3. You should never feed your horse on the ground. Grain should always be fed in containers, and hay should be fed in hay nets or in a manger.
  4. When choosing grains, seek for ones that have been heat treated since this destroys the sporocysts.
  5. Keep vermin under control through use of a professional pest service or traps. Don’t use poisons as this may cause you even more problems. Be sure to dispose of vermin carcasses quickly and carefully.
  6. Keep your horse’s water tanks filled with fresh clean water. Clean them frequently to avoid multiplication of harmful organisms.

It is also crucial to realize that exposure to the parasite kills just a small percentage of horses.

Maintaining a regular schedule of veterinarian appointments and inspections, as well as keeping your own property clean and possum/rodent free, can go a long way toward preventing your horse from this fatal illness.

How Long Can A Horse Live With EPM?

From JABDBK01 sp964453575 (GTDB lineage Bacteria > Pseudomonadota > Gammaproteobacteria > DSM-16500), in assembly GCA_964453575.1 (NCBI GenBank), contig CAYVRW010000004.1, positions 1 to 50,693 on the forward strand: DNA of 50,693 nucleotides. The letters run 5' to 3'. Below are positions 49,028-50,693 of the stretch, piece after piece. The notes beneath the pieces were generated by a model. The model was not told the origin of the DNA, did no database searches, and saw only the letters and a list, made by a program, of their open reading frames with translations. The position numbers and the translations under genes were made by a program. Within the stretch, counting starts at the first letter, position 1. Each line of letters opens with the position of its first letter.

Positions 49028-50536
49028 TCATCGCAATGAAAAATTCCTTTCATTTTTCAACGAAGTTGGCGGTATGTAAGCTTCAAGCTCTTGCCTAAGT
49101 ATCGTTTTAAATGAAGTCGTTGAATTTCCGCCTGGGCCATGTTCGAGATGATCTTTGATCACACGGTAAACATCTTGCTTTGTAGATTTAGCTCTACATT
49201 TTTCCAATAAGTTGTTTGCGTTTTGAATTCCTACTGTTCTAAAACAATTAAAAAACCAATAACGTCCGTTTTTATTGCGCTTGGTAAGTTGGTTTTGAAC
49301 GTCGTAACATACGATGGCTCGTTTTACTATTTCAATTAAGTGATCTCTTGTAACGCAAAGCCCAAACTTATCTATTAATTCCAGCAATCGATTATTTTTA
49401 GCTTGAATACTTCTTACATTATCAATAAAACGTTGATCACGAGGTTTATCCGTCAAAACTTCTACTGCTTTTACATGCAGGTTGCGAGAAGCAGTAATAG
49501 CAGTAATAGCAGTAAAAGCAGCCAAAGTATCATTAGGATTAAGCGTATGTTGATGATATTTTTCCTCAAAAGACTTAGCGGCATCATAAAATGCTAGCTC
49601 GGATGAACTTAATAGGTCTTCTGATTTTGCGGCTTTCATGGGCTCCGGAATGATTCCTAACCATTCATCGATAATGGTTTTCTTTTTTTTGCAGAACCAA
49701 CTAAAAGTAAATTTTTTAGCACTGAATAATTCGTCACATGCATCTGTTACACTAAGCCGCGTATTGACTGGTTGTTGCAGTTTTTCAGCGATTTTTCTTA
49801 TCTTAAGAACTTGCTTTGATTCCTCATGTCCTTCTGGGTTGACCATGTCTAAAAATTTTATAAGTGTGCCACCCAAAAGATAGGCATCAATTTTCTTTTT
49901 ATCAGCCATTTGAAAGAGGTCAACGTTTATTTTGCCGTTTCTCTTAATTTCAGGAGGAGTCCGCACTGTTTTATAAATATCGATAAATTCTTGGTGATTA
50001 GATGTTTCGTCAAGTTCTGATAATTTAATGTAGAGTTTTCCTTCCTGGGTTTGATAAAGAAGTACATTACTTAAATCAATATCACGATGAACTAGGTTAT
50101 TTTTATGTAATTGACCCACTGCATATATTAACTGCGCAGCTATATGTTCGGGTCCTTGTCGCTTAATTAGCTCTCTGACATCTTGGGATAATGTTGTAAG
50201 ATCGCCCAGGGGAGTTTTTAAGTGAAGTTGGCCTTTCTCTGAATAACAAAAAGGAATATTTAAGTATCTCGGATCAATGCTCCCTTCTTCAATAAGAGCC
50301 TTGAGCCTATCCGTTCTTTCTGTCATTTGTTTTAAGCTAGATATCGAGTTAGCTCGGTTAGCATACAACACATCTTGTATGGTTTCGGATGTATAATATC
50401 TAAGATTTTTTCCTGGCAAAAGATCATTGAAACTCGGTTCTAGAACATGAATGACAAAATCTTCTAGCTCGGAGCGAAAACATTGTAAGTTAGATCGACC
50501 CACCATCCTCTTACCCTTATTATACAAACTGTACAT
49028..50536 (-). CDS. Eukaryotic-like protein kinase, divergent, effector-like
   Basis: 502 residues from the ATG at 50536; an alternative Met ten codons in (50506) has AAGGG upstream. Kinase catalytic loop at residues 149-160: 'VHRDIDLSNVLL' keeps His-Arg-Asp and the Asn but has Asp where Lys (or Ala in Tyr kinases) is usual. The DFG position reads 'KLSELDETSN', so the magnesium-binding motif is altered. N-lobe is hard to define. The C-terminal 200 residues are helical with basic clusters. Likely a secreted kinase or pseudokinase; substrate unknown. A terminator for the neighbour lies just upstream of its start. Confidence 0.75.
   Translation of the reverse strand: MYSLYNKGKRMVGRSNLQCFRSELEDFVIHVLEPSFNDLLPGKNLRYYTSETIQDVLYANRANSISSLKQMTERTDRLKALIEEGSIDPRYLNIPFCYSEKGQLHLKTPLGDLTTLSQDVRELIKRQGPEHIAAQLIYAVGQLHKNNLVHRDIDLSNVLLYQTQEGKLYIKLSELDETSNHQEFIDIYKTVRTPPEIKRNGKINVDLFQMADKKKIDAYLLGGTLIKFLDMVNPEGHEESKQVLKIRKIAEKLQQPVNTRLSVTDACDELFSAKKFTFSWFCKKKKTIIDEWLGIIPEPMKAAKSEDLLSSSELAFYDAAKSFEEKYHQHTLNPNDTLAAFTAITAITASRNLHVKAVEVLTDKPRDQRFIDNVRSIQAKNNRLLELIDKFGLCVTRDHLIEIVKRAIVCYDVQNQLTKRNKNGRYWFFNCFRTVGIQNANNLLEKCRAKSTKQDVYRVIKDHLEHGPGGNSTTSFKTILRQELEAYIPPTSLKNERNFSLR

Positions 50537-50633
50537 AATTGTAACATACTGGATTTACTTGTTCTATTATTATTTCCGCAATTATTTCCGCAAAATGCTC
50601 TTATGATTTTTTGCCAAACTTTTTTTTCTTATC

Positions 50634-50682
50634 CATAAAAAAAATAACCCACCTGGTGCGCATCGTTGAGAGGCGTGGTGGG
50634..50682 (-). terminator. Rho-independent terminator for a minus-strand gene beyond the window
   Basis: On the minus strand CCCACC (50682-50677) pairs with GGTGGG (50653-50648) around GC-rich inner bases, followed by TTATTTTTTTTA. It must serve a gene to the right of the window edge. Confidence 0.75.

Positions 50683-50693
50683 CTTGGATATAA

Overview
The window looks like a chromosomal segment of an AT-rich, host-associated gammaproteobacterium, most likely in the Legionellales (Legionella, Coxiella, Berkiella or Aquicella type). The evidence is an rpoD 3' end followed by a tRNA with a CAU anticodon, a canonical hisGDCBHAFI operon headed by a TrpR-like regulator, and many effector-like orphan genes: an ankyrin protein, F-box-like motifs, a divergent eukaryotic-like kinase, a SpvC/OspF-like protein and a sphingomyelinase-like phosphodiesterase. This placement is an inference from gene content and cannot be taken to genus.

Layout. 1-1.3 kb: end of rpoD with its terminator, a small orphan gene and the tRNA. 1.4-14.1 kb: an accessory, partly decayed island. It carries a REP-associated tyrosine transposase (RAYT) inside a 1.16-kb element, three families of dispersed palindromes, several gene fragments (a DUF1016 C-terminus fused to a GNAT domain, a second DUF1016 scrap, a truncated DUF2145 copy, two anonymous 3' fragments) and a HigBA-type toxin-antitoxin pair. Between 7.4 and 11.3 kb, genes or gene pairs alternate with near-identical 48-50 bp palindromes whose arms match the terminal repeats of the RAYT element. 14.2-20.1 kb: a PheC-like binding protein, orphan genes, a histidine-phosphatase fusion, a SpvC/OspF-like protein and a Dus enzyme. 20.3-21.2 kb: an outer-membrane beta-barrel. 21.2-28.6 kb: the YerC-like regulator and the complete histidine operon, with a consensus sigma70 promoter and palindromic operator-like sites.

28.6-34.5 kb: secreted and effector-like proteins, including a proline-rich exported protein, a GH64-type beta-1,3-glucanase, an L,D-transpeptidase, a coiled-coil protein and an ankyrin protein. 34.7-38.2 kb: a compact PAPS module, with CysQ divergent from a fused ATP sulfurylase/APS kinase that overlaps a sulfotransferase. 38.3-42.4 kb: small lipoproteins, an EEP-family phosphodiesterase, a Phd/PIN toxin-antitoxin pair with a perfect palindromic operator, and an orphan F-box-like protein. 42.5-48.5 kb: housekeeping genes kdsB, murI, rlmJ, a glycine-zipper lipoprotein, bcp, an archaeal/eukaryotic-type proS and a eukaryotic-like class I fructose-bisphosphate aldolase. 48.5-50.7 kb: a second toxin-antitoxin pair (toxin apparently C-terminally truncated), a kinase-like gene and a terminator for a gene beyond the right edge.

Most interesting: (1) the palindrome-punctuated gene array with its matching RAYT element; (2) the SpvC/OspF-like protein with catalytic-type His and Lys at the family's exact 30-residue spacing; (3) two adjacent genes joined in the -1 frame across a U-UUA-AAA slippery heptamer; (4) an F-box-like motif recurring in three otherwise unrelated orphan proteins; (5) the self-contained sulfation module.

It’s impossible to say how long a horse will live with the disease, and surviving with EPM is not a goal that any responsible horse owner would strive for.

It is critical that you call your veterinarian as soon as you see any suspected signs of this neurological condition, receive a diagnosis, and begin treatment as soon as possible.

Here’s a video of a horse that was swiftly identified and treated aggressively.

This horse recovered.

Here’s one of a horse that was diagnosed and treated but eventually died from the condition.

Different horses respond differently to treatment, but the faster you can get a diagnosis and begin aggressive treatment, the better your horse’s chance of recovery.

What Will The Vet Do?

Your veterinarian will do a thorough neurological examination. He or she may also wish to do a blood test and collect a sample of cerebrospinal fluid.

Testing and treatment may be pricey, but they may save your horse’s life. Your veterinarian will develop a treatment plan based on the findings of the exam and tests.

Treatments include a mix of medications and other therapies. Anti-protozoal and anti-inflammatory medications may be administered.

Additionally, your vet may recommend that you supplement your horse’s feed with CBD oil or vitamin E as an antioxidant. Vitamin E is known to help support healing of nervous system tissue.

Are There Any Complications Or Side Effects?

The use of EPM medicines might have a harmful impact on your horse’s iron levels. Your veterinarian will want to check your horse’s white blood cell count, platelet count, and iron levels during therapy.